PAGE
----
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The Good, the Bad, and the Ugly: Major Study on Global Burden of HIV Released

The Good, the Bad, and the Ugly: Major Study on Global Burden of HIV Released
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Here are the highlights from a study just published in The Lancet HIV, which provide national estimates of levels and trends of HIV/AIDS incidence, prevalence, coverage of antiretroviral therapy (ART), and mortality for 195 countries and territories from 1980 to 2015.

Finding Highlights

♦  Global HIV incidence peaked in 1997, at 3.3 million new infections, decreasing by 4.8% per year to 2005.

♦  Annual incidence has stayed relatively constant at about 2.6 million per year since 2005.

♦  Prevalence of people living with HIV increased rapidly, from 2.4 million in 1985, to 28.0 million in 2000.

♦  From 2000 to 2015, the number of people living with HIV increased by 0.8%per year, reaching 38.8 million in 2015.

♦  Global mortality peaked in 2005, at 1.8 million and subsequently fell by 5.5% per year to 1.2 million in 2015.

♦  The proportion of people living with HIV and receiving ART increased rapidly for both sexes between 2005 and 2015, from 6.4% to 38.6% of men, and from 3.3% to 42.4% of women

Substantial heterogeneity was reported in the levels and trends of HIV/AIDS across countries. Although many countries have experienced decreases in HIV/AIDS mortality and in annual new infections, other countries have had slowdowns or increases in rates of change in annual new infections.

Interpretation

Scale-up of ART and prevention of mother-to-child transmission has been one of the great successes of global health in the past two decades. However, in the past decade, progress in reducing new infections has been slow, development assistance for health devoted to HIV has stagnated, and resources for health in low-income countries have grown slowly. Achievement of the new ambitious goals for HIV enshrined in Sustainable Development Goal 3 and the 90-90-90 UNAIDS targets will be challenging, and will need continued efforts from governments and international agencies in the next 15 years to end AIDS by 2030.

Discussion

Remarkable progress has been made in curbing the HIV/AIDS epidemic worldwide. HIV incidence reached its peak in 1997, and HIV deaths have been declining since the mid-2000s. However, annual incidence has stayed relatively constant since 2005, after a period of faster decline between 1997 and 2005. The number of people living with HIV/AIDS has been steadily increasing, and reached 38·8 million in 2015. At the country level, disparate levels and trends of the epidemic persist. These updated estimates at the global level are similar to those published in the GBD 2013 iteration for deaths; however, our present estimates for incidence and prevalence are lower for 2013 than in GBD 2013.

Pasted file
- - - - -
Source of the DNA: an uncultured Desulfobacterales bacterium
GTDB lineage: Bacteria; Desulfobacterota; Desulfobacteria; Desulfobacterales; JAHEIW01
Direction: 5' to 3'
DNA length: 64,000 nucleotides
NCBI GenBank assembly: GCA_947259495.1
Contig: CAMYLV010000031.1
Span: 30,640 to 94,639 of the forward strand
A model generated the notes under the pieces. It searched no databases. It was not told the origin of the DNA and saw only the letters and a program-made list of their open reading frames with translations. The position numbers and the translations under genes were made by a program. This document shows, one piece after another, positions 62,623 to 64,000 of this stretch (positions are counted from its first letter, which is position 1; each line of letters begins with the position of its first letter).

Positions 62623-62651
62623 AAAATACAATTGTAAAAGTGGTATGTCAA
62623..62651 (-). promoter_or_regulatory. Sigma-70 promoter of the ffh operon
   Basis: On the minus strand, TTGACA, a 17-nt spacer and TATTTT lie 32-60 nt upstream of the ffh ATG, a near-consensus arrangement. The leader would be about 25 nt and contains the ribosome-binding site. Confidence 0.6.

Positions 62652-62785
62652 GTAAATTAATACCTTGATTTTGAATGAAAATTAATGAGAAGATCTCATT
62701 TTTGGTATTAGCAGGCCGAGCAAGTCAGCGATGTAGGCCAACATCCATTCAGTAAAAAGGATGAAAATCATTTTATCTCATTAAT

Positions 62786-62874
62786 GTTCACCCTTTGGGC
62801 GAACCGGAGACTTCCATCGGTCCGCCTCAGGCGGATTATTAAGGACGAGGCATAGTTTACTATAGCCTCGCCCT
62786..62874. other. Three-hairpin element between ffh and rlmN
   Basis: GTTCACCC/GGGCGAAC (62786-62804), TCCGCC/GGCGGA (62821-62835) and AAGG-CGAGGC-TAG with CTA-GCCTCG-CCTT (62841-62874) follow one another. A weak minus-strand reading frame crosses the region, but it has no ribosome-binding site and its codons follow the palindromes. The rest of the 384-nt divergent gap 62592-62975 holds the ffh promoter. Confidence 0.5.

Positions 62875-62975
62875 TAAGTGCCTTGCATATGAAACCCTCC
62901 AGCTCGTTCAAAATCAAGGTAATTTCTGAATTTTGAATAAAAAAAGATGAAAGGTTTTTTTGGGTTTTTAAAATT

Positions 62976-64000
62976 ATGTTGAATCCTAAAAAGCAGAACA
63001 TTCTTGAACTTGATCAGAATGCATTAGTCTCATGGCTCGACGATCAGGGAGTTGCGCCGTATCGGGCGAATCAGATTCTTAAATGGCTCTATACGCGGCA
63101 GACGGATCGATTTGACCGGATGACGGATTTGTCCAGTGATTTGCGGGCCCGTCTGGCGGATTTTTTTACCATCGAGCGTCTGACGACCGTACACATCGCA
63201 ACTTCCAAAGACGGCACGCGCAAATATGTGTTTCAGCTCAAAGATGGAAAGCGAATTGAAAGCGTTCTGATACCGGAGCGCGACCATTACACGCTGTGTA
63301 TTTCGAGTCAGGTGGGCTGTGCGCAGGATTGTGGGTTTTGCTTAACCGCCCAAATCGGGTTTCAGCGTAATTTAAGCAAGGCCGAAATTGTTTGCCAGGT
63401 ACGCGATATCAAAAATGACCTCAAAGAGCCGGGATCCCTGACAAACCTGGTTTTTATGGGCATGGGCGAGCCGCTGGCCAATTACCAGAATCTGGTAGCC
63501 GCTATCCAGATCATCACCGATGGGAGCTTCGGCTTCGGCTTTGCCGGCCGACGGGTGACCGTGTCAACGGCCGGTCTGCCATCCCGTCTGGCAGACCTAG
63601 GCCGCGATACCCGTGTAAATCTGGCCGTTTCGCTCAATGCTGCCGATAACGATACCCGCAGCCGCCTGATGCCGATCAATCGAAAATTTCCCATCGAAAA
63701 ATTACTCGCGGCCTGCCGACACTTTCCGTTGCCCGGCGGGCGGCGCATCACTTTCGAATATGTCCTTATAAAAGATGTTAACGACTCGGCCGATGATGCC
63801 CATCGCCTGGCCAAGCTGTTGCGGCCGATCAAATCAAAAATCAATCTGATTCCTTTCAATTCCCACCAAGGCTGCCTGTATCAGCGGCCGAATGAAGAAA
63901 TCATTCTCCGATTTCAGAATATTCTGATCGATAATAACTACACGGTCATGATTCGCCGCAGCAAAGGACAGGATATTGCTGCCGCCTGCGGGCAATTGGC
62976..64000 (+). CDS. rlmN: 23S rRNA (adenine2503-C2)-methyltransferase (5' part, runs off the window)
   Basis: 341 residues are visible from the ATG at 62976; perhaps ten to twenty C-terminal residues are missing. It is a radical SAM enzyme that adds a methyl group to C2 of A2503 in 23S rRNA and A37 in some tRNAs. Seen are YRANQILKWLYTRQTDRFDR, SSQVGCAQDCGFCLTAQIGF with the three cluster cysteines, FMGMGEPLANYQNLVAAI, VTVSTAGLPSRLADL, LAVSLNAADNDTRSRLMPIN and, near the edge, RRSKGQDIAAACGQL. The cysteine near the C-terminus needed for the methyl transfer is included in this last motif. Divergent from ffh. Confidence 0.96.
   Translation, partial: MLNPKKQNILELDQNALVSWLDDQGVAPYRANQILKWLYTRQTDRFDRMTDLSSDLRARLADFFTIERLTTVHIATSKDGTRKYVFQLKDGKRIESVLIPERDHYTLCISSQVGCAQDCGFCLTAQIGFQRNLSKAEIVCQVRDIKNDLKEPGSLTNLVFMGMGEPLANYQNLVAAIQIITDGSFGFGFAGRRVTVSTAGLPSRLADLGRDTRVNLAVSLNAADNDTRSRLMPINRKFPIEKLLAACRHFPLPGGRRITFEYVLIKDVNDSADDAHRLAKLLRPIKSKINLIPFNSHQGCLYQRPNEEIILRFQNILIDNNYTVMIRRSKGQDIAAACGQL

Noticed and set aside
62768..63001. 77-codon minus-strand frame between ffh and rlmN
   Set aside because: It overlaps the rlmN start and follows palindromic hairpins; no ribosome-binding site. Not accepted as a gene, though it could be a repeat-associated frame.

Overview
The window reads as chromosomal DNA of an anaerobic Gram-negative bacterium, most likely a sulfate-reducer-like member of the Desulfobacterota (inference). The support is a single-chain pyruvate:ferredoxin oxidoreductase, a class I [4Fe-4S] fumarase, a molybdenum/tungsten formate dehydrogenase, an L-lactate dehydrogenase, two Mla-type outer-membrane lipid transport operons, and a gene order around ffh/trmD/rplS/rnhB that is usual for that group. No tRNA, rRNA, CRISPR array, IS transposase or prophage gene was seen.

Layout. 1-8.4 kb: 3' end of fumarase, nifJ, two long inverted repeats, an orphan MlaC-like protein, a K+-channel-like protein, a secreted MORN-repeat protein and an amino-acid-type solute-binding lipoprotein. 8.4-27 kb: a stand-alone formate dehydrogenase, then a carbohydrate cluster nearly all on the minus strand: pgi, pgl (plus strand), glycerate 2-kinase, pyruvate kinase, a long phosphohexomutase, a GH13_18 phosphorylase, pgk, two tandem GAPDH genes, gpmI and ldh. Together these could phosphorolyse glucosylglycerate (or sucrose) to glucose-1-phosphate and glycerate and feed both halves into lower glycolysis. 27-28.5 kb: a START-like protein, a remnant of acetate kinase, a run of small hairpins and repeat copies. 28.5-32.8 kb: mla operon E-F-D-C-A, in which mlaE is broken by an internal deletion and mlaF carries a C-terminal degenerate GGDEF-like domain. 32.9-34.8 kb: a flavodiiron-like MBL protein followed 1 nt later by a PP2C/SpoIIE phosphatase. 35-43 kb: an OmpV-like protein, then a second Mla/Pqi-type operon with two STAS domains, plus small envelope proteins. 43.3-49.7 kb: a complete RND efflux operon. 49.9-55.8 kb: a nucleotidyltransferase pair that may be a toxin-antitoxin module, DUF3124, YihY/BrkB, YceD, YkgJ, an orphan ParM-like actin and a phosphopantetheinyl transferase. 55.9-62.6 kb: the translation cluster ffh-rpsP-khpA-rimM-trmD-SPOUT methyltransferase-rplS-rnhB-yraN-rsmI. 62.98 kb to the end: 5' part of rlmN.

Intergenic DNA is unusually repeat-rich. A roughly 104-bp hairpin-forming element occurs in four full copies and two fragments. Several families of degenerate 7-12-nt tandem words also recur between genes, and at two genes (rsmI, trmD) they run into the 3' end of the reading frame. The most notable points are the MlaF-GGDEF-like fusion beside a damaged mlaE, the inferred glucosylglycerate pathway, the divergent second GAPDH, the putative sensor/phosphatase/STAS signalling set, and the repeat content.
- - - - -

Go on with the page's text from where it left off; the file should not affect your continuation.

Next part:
The unfolding global HIV pandemic has advanced through three phases during which HIV/AIDS mortality has increased from 4·73 per 100 000 in 1995, the 39th-ranked cause of death, to 16·18 per 100 000 in 2015, the 11th-ranked cause of death worldwide. In the initial phase (1981–97), global HIV incidence and the number of people living with HIV increased, followed by huge increases in deaths related to the disease. From 1998 to 2005, incidence declined by 25·4%; however, because of the lag between infection and mortality, the number of deaths caused by HIV increased. In the third phase, mass scale-up of prevention of mother-to-child trans mission and ART, particularly in low-income sub-Saharan Africa, led to a phase of declining HIV mortality, a decade of stagnation in the decline of global incidence rates, and steadily rising prevalence.

These global patterns mask well documented but extraordinary heterogeneity across countries. Epidemics leading to more than 2·5% of the population being infected have happened largely in eastern, southern, and central sub-Saharan Africa. Although death rates and incidence declined in the past decade in many of these countries, they are increasing in many others where prevalence has been lower until now, such as Indonesia and the Philippines. The scale-up of ART, a key driver of the trends, has led to 41% of people living with HIV receiving ART worldwide.

View the full study (PDF) here.

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